But certainly there is evidence that the members of The Church of Jesus Christ do not have any problem about the geder of God, is because we believe in a real God not in imanginary product of a study or assuption of significance from a readin of the Bible.

    Not is the product of an expiriance, or maybe a lot of experinces from many persons in all the times (we call them apostols, withness, prophets or believers who has a testimony) since Adam and Eve until today.

    So please, do not invent a new God, we have, (I mean all of you and me) we have a rel God. and I’m like him, and I like to be as Him, like Jesus lead us, and show us the path.
    Is not a problem of language, a form of expresion, is wath He is: a perfect man.

    If we were writing in spanish for sure I’d have a better way to explain my self, sorry abut that, O.K.?

  39. Cristobal Del Rio ~ The Christ HAD to be male because he had to do every thing in the name of the Father even the Earth and of course He had to be a perfect example of a leader who could guide us to God

    So you’re saying women can’t be a perfect example of leadership and guide people to God? I thought the LDS religion held that women were of equal worth and potential to men.

    Nobody is denying that Jesus was a perfect man, what I deny is that it was His gender that mattered, and I think the ancient Israelites and Christians would agree with me since they applied both male and female imagery to both God and Christ. There’s an article by my friend, JP Holding, responding to the notion that the Holy Spirit is female which touches on some of these points concerning gender and deity.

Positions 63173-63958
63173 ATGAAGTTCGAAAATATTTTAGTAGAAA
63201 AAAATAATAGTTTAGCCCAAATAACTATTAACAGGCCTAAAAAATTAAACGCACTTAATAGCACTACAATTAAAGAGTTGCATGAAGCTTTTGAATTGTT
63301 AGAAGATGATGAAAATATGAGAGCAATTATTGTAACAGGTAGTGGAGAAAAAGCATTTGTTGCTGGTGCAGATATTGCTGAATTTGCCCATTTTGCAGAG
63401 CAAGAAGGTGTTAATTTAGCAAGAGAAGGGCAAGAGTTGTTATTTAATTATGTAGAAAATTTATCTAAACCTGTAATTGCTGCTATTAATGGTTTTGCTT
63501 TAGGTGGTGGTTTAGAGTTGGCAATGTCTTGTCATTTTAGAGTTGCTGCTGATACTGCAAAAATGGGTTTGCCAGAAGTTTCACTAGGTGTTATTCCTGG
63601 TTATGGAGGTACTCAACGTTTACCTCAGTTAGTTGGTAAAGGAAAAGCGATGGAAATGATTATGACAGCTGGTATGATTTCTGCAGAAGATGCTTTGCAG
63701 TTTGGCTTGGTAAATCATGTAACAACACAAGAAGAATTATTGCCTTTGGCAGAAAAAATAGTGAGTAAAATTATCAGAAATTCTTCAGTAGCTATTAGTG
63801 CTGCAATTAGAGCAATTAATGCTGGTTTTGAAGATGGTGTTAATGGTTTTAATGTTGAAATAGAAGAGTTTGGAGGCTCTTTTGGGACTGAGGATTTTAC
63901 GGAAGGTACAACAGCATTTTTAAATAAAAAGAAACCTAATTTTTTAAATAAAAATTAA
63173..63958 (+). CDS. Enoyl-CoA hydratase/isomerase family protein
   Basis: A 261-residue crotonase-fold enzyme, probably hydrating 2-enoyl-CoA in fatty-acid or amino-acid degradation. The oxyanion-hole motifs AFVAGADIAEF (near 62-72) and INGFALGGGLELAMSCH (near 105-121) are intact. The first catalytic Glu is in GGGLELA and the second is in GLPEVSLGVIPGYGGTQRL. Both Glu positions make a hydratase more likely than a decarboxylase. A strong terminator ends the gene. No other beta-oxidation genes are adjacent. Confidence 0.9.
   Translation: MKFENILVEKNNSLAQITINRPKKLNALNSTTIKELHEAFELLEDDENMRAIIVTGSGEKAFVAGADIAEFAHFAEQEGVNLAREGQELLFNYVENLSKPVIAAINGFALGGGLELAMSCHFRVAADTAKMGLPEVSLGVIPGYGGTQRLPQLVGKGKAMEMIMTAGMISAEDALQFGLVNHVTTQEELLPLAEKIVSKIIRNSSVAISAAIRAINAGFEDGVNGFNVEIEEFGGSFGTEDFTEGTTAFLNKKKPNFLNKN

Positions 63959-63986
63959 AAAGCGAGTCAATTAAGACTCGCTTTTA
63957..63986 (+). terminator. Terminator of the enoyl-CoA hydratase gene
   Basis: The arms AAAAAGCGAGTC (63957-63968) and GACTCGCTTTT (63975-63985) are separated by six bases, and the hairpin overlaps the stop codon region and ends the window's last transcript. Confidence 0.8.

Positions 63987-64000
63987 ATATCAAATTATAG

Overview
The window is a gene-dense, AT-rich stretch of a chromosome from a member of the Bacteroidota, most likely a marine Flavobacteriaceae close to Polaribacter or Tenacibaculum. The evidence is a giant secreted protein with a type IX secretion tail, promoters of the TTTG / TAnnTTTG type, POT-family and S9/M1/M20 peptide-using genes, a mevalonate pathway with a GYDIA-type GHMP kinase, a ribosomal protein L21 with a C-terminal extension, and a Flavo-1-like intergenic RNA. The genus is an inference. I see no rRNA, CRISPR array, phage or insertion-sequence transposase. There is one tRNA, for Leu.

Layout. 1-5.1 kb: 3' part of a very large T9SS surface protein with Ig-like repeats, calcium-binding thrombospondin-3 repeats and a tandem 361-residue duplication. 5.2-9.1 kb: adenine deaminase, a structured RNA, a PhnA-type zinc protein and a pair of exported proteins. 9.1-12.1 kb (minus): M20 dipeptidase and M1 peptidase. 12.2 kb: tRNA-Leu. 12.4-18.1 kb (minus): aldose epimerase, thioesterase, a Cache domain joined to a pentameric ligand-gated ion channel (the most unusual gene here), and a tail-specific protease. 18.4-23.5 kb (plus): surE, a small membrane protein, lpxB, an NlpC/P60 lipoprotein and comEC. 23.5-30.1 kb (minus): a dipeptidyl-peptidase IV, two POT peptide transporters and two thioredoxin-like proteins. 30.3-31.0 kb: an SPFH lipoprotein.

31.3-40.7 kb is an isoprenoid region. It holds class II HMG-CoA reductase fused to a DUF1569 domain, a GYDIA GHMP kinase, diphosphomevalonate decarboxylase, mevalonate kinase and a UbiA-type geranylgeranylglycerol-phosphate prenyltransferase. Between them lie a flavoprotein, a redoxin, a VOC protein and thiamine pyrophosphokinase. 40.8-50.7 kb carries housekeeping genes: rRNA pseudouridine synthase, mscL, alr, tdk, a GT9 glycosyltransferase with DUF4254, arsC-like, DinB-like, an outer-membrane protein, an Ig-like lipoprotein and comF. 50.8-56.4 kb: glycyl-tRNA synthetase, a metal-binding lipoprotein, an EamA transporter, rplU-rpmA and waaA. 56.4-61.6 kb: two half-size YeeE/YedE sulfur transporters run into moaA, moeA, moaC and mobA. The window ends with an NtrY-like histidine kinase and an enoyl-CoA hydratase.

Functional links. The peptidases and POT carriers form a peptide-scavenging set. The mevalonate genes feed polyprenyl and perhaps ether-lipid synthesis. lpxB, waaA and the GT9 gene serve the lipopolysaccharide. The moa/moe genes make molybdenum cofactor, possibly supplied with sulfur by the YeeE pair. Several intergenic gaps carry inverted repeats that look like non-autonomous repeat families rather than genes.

And I know English isn’t your first language, but it is pretty rude of you to tell people with whom you disagree that they’re just making up an imaginary God. That’s a very big glass house for a Mormon to throw stones from, but I’m gonna assume you didn’t mean to come off that way and let it slide.

  40. Bridget:

    No, I didn’t mean niether that women are not able to lead men to somewhere or somehow, no, the point is that Jesus it was a man not a woman, and it could be a contradiction with a Heavenly Father who instucted to another male named Jehova and He to many many other men to guide or lead the God’s work in the Earth. So then suddenly a women was sended by God to be the female lamb that any scripture discribe.

    More or less you write it, it could be more dificult for a woman in a men’s civilization.

    And for the other misunderstanding, well I assume that we, you and me and everybody in this blog believein the same God, not in Zeus, or Tlaloc, or a new one, but in Or Heavenly Father, the same tha Jesus Christ teached to pray to. So please do not think in another diferent, because if you do it you’re starting to beleave in somebody who doesn’t seems like us, I’m God’s like and sure all of you are.

  41. Maybe I just wanted to say that is not important what we THINK about God but who HE REALLY IS. Independient of our opinion, LDS opinions, Evangelical opinions, even any other Religions opinions.

    Please think for a minute what Jesus asked us to do?

    Cease all contention and spread the gospel to all nations, people and thoung.

    So Evangelicals doesn’t have to think that Jesus had to be a man. He was a man, and He is realy a man, a complete, and resurected and “super perfect” man or in one word a God, yes today.

    Well thats my, again, “mormonic”, “mormon”, or LDS Christian humble opinion.